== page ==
Coal miners have begun issuing retrenchment notices to their staff, with analysts warning that of the 93,000 people who work in the coal sector, up to 35,000 could be retrenched due to the collapse of Transnet.
Coal miner Seritit Power told Business Times that it had issued a Section 189 retrenchment process at its Klipspruit colliery, affecting 605 workers.
The company bemoaned its inability to transport coal by rail to South African ports for export, hampering the production at its mines.
“Stockpiles at our export mines remain high while stockpiles at Richards Bay Coal Terminal remain low due to persistently low export coal railings to port,” it said.
Seriti’s chief people officer, Ndumi Khoza, said that despite efforts to cut costs over the past five years, the colliery is not commercially viable and can become a financial risk to Seriti Group.
“If no action is taken, Klipspruit will lose between R657 million and R949 million in the 2024 financial year alone, which puts the whole group at a huge business risk.”
Brendon Hubbard, senior fund manager at ClucasGray Investment Management, said mining companies cannot keep mining volumes at the same level if they can’t sell their coal.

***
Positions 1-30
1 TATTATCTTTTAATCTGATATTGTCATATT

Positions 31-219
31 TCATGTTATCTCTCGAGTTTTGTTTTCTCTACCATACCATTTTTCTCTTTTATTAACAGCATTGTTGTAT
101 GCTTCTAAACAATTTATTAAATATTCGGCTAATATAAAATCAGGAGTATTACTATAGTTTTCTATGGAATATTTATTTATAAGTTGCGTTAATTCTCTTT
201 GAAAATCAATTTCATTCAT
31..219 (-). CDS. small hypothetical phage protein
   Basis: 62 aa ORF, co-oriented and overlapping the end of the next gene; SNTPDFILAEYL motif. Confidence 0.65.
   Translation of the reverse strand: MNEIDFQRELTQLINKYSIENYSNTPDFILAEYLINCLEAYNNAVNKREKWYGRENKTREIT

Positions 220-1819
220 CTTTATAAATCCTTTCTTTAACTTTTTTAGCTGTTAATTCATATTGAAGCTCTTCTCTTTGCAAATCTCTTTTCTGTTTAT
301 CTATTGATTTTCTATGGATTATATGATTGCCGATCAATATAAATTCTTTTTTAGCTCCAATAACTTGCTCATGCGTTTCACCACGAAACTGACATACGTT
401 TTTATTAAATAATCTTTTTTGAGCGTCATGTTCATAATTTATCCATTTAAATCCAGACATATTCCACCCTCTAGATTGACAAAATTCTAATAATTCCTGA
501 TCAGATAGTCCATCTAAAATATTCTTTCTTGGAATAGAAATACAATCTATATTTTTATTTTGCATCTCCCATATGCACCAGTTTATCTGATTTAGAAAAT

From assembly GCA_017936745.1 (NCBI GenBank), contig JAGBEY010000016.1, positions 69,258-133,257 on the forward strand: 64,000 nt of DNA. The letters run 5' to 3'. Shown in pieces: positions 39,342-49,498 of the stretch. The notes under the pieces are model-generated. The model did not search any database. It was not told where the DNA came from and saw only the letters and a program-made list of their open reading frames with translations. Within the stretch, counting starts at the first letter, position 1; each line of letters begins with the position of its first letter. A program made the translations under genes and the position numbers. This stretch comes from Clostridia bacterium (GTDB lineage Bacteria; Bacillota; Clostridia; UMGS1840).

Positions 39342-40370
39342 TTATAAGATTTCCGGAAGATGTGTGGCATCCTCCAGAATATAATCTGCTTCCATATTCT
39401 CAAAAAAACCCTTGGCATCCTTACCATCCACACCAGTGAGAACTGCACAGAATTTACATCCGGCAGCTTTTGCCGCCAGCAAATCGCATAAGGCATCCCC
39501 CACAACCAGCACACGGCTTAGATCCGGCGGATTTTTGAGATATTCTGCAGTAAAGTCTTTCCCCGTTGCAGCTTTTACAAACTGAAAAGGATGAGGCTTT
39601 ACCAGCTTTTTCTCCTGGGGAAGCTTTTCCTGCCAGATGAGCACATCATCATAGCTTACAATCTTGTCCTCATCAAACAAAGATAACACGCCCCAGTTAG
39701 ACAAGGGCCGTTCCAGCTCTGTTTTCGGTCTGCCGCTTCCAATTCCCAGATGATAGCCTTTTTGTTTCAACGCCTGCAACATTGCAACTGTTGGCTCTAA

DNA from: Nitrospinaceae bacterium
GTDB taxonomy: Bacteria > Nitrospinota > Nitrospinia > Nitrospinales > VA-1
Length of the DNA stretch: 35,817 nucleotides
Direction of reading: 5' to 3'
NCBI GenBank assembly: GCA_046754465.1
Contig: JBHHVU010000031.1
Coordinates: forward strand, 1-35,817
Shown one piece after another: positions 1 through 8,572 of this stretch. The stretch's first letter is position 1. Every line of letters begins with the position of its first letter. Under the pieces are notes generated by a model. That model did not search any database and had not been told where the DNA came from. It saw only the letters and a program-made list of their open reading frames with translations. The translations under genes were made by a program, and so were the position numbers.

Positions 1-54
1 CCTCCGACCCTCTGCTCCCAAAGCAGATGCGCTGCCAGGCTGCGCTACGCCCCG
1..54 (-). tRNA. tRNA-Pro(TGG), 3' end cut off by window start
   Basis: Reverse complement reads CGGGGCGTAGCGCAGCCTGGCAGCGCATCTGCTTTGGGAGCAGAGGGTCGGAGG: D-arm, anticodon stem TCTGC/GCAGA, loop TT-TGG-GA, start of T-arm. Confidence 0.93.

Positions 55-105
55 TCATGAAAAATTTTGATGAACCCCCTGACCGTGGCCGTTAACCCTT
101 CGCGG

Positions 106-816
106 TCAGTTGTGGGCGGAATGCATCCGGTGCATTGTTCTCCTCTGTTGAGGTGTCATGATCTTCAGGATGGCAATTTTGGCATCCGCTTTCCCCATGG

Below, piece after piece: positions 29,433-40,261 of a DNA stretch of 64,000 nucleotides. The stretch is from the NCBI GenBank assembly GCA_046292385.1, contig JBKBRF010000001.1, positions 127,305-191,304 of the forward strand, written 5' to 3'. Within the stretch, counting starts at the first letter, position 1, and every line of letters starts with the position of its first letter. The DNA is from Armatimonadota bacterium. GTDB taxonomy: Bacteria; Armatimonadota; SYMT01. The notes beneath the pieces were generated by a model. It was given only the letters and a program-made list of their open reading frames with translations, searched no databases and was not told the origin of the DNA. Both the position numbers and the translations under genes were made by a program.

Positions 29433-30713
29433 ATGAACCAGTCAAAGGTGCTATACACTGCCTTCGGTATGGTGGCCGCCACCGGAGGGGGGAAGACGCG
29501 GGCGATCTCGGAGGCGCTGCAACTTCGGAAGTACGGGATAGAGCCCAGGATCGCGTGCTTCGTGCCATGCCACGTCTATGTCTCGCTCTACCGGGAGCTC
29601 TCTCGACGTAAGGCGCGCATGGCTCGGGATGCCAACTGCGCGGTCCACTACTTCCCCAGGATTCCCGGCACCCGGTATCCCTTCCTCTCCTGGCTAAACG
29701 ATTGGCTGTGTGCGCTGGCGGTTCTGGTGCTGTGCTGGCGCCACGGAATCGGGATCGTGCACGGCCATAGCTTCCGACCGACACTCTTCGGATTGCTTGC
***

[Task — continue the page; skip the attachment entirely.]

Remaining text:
Hubbard said of the 93,000 people who work in the coal sector, between 25,000 and 35,000 could be retrenched.
Mining companies have previously warned trade unions of possible job losses as they cannot get their commodities to market due to Transnet’s deteriorating rail infrastructure.
National Union of Mineworkers representative Thapelo Malekutu said that unions have already been informed about retrenchment processes from mining companies.
Despite unions’ best efforts, job losses are unavoidable as Transnet’s decline is accelerating and showing no signs of recovery.
Malekutu acknowledged that miners could not get their commodities to market in a cost-effective manner.
He noted that Richards Bay Coal Terminal is operating at around 50% of its capacity of 91 million tonnes. The volume exported is expected to be below 50 million tonnes in 2023.
More broadly, freight transported on South African railways has decreased from 230 million tonnes in 2017 to 179 million tonnes in 2022.
Mining companies estimated that they lost R150 billion in revenue last year from Transnet’s inefficiencies.
In the past, mining companies have been able to cope with Transnet’s poor performance as commodity prices were high enough to turn a profit despite exporting less.
However, the price of commodities, particularly coal, has decreased markedly in the last year, making the situation unsustainable for mining companies.
Malekutu complained about the lack of urgency the matter was receiving from the government, especially Transnet.
“They always have plans for everything, but implementation and urgency are always a problem.”